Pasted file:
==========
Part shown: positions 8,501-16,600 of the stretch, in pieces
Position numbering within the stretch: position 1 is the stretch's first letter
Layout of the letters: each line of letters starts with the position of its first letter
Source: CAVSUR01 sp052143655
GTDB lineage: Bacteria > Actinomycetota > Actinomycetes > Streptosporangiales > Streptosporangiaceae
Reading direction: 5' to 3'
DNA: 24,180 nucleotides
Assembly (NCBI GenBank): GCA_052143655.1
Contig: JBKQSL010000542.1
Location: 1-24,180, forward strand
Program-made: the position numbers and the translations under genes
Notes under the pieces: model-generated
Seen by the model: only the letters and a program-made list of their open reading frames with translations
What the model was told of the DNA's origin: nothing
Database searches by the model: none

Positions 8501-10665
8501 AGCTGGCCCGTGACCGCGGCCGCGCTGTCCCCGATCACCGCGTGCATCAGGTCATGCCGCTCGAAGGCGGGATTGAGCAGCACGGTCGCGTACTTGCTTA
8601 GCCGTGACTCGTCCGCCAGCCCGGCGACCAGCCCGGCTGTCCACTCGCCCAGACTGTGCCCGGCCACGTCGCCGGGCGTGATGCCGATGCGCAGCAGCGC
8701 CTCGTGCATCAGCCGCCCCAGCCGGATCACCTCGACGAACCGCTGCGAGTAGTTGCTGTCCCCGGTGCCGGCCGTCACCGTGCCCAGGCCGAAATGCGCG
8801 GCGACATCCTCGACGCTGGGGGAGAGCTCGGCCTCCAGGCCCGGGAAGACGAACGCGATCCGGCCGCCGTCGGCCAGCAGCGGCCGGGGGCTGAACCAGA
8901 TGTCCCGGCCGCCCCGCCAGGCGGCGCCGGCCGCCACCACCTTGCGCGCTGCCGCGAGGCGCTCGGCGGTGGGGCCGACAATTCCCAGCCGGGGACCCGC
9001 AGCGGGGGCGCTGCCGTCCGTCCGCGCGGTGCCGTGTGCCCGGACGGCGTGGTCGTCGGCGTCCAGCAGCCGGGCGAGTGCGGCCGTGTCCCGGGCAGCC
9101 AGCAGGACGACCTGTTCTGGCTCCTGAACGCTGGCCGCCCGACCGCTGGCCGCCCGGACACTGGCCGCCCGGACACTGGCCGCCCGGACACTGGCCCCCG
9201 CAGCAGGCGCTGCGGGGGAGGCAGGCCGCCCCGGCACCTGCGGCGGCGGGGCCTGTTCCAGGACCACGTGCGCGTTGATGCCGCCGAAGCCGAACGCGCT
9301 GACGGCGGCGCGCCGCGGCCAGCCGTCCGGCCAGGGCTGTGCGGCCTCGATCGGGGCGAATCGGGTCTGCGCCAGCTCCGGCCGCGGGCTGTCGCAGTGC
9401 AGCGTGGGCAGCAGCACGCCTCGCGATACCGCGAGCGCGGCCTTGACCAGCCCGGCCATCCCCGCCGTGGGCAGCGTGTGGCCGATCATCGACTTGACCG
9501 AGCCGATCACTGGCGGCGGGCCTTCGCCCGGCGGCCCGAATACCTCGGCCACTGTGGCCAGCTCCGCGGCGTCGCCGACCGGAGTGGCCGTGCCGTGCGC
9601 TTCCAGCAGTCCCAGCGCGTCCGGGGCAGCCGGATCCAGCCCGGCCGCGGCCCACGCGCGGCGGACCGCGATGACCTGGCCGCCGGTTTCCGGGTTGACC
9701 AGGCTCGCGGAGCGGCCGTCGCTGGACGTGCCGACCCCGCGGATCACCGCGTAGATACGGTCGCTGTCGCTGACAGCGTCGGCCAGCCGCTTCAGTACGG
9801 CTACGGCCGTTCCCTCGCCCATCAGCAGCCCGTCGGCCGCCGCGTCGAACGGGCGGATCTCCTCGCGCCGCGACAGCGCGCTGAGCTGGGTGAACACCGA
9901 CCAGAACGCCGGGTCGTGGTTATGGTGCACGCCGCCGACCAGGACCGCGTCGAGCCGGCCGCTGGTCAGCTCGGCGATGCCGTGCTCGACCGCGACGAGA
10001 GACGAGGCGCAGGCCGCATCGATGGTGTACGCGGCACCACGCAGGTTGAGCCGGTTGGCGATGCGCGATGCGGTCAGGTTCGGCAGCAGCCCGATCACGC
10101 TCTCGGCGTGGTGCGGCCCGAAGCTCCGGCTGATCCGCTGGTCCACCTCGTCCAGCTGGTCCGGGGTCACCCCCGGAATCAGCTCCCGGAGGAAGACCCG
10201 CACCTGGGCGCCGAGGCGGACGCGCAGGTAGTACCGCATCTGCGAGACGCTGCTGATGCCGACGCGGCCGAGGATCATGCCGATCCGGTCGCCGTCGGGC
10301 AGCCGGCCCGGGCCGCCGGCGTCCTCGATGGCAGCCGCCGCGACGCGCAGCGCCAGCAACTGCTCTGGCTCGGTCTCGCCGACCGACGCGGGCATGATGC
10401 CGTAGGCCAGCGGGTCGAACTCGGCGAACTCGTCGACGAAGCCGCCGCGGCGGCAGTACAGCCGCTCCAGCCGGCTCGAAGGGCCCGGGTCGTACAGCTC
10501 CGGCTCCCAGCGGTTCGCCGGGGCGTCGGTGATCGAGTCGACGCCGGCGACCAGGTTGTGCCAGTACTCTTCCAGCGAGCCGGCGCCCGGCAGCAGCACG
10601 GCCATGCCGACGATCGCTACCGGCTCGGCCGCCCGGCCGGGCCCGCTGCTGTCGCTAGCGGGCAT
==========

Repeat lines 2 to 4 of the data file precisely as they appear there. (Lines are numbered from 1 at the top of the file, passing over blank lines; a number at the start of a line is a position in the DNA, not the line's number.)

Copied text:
Position numbering within the stretch: position 1 is the stretch's first letter
Layout of the letters: each line of letters starts with the position of its first letter
Source: CAVSUR01 sp052143655